Moreover, the GPO market should be opened up entirely to allow fair competition by relevant GPO organizations. For hospitals, GPO organization should be a market that fosters full competition. Qualified GPOs should be enabled to decide for or against competing while hospitals should have full discretion to choose from more than two GPO organizations. The Shanghai and Shenzhen models are generally hosted by the government and are somewhat administrative, which does not help in promoting fair competition between the GPO organizations. Meanwhile, For-Profit GPO model is appointed by hospital founders, where fair competition is more of a pipe dream. Therein, even the founders themselves could be suspected of raking in dividends in disguise.

Lastly, legislation should be improved to clearly define the relationship between GPO organizations and the "two-ticket system", institutionalizing it as a legal system through a relatively mature practical experience. In addition, the cons of for-profit GPO models should be made clearer and any act of benefiting from GPOs should be strongly prohibited. It should also be seen that the GPO models do a great deal in the policy direction of cost control under medical reform. However, the for-profit GPO model represented by CR Phoenix has turned GPOs into a vehicle of benefiting from non-profit hospitals, merely talking the GPO talk and not walking the walk. This does not help hospitals lower operating cost, nor is it beneficial to patients. Even worse, the for-profit GPO model has become means of profit movement by non-profit hospitals. It does not only contradict with the non-profit quality of GPOs, but there is suspicion that non-profit hospitals seek illicit dividends. What is still worse is that a host of public hospitals placed in escrow by CR Phoenix adopted the GPO model to convert into company profits the profit and operating balance that ought to belong to public hospitals. They compromised the foundation of their establishment and caused losses to state-owned assets. This has significantly affected the hospital's primary function of benefiting the masses. Thus, it is neither reasonable nor aligned with the overall policy orientation of medical reform.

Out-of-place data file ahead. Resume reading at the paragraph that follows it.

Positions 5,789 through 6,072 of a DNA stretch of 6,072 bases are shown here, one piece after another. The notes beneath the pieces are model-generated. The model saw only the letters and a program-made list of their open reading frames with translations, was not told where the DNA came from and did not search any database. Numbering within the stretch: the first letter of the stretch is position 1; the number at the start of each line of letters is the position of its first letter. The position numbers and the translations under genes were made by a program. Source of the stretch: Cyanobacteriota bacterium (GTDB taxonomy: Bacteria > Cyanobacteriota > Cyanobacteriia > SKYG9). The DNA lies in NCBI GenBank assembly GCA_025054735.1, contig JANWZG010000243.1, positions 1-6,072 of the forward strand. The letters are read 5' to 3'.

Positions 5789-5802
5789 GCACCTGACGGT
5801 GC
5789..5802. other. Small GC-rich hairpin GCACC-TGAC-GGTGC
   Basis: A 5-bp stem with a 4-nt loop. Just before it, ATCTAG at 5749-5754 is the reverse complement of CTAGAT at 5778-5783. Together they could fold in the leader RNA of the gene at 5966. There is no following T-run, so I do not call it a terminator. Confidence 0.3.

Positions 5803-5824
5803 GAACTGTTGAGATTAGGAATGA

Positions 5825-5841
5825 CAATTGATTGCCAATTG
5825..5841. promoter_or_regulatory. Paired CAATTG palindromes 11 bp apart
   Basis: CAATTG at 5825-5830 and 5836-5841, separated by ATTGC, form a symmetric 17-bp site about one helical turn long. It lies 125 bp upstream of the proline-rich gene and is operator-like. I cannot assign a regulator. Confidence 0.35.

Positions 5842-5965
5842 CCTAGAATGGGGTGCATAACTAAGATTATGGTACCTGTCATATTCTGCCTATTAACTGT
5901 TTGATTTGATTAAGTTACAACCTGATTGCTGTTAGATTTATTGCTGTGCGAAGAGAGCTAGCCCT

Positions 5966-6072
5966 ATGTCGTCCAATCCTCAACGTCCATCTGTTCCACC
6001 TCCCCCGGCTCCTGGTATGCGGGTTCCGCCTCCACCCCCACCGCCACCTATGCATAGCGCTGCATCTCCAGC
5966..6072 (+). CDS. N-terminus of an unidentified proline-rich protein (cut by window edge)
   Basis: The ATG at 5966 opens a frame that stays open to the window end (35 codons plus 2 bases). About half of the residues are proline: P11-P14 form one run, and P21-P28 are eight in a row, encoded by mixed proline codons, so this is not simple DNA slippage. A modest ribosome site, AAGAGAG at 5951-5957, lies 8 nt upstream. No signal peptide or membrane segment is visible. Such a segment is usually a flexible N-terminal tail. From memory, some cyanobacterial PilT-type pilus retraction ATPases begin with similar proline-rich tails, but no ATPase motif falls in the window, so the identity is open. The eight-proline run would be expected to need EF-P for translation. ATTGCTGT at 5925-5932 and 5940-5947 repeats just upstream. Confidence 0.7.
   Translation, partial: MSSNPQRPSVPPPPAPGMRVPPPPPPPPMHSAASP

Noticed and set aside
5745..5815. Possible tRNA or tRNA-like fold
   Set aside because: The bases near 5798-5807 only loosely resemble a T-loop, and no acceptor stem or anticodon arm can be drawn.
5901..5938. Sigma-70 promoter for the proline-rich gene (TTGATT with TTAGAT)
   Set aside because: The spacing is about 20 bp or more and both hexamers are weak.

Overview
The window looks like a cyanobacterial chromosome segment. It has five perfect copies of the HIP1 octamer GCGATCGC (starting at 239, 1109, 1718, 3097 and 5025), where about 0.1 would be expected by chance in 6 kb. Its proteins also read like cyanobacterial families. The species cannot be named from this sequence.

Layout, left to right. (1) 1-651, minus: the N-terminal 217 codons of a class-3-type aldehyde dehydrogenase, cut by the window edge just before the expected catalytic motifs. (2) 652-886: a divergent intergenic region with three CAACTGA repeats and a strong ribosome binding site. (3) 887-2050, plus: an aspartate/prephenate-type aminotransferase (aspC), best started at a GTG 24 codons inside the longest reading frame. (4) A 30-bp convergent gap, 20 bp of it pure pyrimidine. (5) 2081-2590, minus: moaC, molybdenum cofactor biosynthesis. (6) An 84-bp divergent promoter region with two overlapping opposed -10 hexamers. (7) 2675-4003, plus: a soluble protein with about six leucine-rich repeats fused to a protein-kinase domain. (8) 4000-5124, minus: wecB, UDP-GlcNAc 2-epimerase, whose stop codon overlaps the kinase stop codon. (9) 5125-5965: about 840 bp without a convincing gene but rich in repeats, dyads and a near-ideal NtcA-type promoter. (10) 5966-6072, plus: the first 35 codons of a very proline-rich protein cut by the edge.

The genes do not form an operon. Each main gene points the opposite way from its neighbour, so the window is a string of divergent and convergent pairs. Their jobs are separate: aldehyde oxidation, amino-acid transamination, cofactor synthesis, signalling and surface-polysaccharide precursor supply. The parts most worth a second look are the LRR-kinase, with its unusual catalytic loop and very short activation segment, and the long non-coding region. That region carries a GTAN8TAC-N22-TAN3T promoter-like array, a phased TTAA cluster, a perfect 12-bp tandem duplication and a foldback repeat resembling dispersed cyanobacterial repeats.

The regulators should address the harms that for-profit GPO models will bring to the healthcare industry and take solid measures to rectify any illegal behaviors.